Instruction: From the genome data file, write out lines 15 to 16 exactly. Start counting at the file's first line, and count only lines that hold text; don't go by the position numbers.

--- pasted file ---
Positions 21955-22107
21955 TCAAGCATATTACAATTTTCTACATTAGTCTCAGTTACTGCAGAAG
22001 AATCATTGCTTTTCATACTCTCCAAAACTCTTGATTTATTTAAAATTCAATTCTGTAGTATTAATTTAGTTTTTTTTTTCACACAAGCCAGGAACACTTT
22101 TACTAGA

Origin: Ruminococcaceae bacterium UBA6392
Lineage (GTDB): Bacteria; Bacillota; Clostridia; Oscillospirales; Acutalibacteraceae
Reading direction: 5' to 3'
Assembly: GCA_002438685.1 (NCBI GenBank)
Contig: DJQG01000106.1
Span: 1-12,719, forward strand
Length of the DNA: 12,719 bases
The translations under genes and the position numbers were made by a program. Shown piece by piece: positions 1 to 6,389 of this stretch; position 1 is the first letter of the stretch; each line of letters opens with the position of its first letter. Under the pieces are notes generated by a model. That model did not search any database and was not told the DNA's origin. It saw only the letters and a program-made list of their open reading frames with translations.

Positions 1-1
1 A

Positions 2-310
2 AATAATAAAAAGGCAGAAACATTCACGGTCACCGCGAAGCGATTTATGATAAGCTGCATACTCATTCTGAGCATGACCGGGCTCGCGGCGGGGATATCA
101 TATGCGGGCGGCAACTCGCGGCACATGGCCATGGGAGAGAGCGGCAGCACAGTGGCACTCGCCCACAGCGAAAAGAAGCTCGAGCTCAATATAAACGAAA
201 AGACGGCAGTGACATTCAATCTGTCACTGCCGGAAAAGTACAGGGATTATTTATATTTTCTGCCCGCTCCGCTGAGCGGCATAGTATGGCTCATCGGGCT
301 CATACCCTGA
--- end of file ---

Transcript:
Positions 2-310
2 AATAATAAAAAGGCAGAAACATTCACGGTCACCGCGAAGCGATTTATGATAAGCTGCATACTCATTCTGAGCATGACCGGGCTCGCGGCGGGGATATCA